01 / 07 / 2014
Mirror, Mirror on the Wall: How the Performance of the US Health Care System Compares Internationally,
The Commonwealth Fund, 18 June 2014
Karen Davis and colleagues from the US-based Commonwealth Fund have examined eleven healthcare systems in this new version of a report previously published in 2010. They have ranked the UK first overall and first across a whole host of categories encompassing quality care (effective, safe, coordinated and patient-centred), access (cost-related problems) and efficiency. However the UK fared less well in the ‘Healthy Lives’ category, where it was placed 10th, only ahead of the US, which was also ranked 11th overall. Davis et al highlight that the UK’s overall top ranking was also achieved on the second lowest spending per capita across the 11 countries under review, at $3,405, only more than New Zealand ($3,182).
Many of the results were determined from findings in Commonwealth Fund surveys undertaken with both patients and clinicians, supplemented by outcomes data from the World Health Organization (WHO) and the Organization for Economic Cooperation and Development (OECD). Key findings include the following:
- The UK achieved the best percentages in 2011 and 2012 surveys covering aspects of chronic care provision. For example there were only 16 per cent of cases where doctors or pharmacists had not undertaken a review of medication with patients in the past year, compared to 62 per cent in Norway, 58 per cent in France and 55 per cent in Sweden.
- There was a more mixed picture noted on prevention, with the UK first for areas such as patient records for those due or overdue tests, but also fifth in relation to patients receiving reminders.
- The UK was placed first in relation to incorrect doses or results, medical mistakes and the provision of guideline-based interventions. However it was joint 9th for the reporting of infections “in hospital or shortly after” (2011).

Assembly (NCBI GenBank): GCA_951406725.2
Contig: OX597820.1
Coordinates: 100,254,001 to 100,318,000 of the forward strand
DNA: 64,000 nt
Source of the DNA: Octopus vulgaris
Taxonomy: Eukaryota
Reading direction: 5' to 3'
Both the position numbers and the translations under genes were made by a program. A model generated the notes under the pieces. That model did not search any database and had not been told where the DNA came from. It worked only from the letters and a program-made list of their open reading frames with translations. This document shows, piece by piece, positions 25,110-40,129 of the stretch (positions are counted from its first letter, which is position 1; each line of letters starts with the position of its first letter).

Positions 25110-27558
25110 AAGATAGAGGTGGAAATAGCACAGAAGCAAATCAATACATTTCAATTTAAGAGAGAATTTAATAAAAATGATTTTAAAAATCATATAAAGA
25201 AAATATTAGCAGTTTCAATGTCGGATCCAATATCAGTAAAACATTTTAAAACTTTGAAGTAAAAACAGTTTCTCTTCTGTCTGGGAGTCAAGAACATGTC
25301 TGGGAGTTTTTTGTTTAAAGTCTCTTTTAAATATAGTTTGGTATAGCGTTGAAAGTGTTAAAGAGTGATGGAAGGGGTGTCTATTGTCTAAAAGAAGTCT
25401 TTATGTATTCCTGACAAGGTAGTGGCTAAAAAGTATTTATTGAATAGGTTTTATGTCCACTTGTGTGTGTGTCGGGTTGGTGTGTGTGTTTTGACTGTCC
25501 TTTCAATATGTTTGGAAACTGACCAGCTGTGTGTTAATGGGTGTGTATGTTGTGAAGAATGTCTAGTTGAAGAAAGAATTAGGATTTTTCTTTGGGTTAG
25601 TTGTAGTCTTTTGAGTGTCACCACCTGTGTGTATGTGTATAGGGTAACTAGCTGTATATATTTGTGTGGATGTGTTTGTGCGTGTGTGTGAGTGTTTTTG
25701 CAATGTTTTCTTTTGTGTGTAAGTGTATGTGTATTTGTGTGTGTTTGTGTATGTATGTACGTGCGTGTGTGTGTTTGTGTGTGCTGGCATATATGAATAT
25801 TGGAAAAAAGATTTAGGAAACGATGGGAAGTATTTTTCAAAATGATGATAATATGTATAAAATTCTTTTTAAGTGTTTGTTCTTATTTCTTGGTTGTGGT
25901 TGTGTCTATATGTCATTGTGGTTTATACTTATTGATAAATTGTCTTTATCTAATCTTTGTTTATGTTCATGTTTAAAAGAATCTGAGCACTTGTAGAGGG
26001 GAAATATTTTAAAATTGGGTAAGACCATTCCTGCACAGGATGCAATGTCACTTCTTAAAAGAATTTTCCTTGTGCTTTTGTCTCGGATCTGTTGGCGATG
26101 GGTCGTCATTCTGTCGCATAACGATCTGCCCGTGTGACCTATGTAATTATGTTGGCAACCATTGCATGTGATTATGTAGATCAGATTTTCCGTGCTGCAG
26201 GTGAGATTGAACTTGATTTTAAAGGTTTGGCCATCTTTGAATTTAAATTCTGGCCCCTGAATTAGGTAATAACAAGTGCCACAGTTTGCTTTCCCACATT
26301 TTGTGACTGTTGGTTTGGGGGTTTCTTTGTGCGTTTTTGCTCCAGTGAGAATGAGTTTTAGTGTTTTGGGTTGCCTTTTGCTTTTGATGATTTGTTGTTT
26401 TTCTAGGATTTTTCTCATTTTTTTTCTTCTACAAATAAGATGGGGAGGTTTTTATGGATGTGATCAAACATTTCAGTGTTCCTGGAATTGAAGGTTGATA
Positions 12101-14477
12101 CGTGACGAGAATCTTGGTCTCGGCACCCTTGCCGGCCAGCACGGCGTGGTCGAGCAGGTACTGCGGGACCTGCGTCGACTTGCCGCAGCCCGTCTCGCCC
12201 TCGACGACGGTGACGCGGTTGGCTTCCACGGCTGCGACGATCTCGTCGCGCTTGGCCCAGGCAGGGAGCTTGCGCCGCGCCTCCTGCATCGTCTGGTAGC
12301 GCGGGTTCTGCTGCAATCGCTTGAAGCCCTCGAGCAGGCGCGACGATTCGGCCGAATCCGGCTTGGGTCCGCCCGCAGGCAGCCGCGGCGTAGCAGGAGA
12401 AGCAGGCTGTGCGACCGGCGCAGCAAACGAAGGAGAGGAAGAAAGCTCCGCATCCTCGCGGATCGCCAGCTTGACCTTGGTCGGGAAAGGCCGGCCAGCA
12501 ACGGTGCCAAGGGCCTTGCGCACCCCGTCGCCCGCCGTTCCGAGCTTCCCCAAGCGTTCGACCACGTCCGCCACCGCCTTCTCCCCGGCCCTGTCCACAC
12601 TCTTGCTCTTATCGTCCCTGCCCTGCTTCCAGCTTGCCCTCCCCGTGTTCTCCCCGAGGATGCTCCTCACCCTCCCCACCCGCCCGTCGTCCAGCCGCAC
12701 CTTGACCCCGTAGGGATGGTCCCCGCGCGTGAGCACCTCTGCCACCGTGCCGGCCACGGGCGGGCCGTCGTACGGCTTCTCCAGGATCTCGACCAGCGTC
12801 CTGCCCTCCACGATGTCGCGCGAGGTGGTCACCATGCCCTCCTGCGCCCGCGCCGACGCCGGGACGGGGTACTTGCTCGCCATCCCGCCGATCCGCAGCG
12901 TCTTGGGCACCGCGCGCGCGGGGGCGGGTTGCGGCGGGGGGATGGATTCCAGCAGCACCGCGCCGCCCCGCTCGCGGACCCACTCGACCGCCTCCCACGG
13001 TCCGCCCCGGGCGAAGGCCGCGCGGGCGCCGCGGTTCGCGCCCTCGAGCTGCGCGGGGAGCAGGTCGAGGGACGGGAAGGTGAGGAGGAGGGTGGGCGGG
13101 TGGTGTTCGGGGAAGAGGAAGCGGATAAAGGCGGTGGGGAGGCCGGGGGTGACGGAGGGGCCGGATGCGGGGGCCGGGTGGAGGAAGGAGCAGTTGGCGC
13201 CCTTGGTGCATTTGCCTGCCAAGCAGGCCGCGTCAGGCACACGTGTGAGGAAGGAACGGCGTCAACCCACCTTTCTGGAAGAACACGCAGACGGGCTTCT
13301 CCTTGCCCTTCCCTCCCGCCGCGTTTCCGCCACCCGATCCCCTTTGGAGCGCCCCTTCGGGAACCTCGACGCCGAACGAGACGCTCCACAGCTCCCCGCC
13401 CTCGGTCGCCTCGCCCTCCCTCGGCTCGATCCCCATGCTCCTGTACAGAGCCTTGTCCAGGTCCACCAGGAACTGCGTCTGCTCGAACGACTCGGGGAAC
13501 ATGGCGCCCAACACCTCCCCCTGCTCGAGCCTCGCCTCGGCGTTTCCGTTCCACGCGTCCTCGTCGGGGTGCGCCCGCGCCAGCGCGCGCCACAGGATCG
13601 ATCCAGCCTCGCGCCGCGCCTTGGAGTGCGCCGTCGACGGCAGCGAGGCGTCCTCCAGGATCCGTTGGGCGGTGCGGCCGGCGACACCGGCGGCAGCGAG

- This category was again wholly decided by survey findings. The UK fared best across a number of issues, including medical history information, follow-up visits after a period in hospital and a patient contact through which to ask questions about care or treatment.
- In contrast, the integration between primary and secondary care was a concern in this area, with the UK in 7th place for issues such as the provision of appropriate information post-referral and post-discharge.
- The UK was ranked first or second in nine of eleven areas covered in this section, first for doctors explaining things clearly, patient involvement in specialist decisions and encouragement to ask questions by the regular doctor.
- This covered two main areas, namely cost-related access and timeliness of care. The UK was the highest-ranked for the former, primarily because of care being provided free at the point of use.
- In relation to timeliness, the UK was placed third, with the category again determined by surveys alone. For example, while 31 per cent of UK patients reported it was ‘very’ or ‘somewhat difficult’ to access out-of-hours care, that was the lowest percentage across the eleven countries, with proportions as high as 65 in Sweden and 64 in France. By contrast, 21 per cent of UK doctors reported that patients often experience long waits after diagnosis, which placed the NHS joint fifth in that area.
- The Commonwealth Fund define an efficient system as one that “seeks to maximise the quality of care and outcomes given the resources committed, while ensuring that additional investments yield net value over time.”
- The UK was placed first overall and first within a range of areas at a lower level, including the proportion of patients visiting emergency departments for conditions treatable in primary care (16 per cent in 2011) and primary care practices utilising clinical IT (68 per cent in 2012).
- It is worth noting that the figures used for health administration and insurance expenditure were taken from 1999 for the UK.
- The UK was placed second, only behind Sweden, in this category, which compares survey findings between those on below and above average incomes.
- Among the areas that the UK fared best on were those related to treatment restrictions due to cost, overall rating of care quality and waiting times for specialist appointments. However the widest discrepancy for UK patients was waiting times in emergency care, where 24 per cent of those on below-average incomes waited more than two hours, compared to 11 per cent of those on above-average incomes.
- Davis et al bemoan that “scarce cross-nationally comparable data on health outcomes limit this dimension to only three indicators.” The indicators are mortality amenable to healthcare, infant mortality and healthy life expectancy at age 60, with the UK ranked ninth, eighth and ninth respectively.
- France is ranked top overall in this category, with the UK only placed above the US overall.
- It should be noted that amenable mortality figures are from 2006-07, with the other two areas reliant on figures from 2011.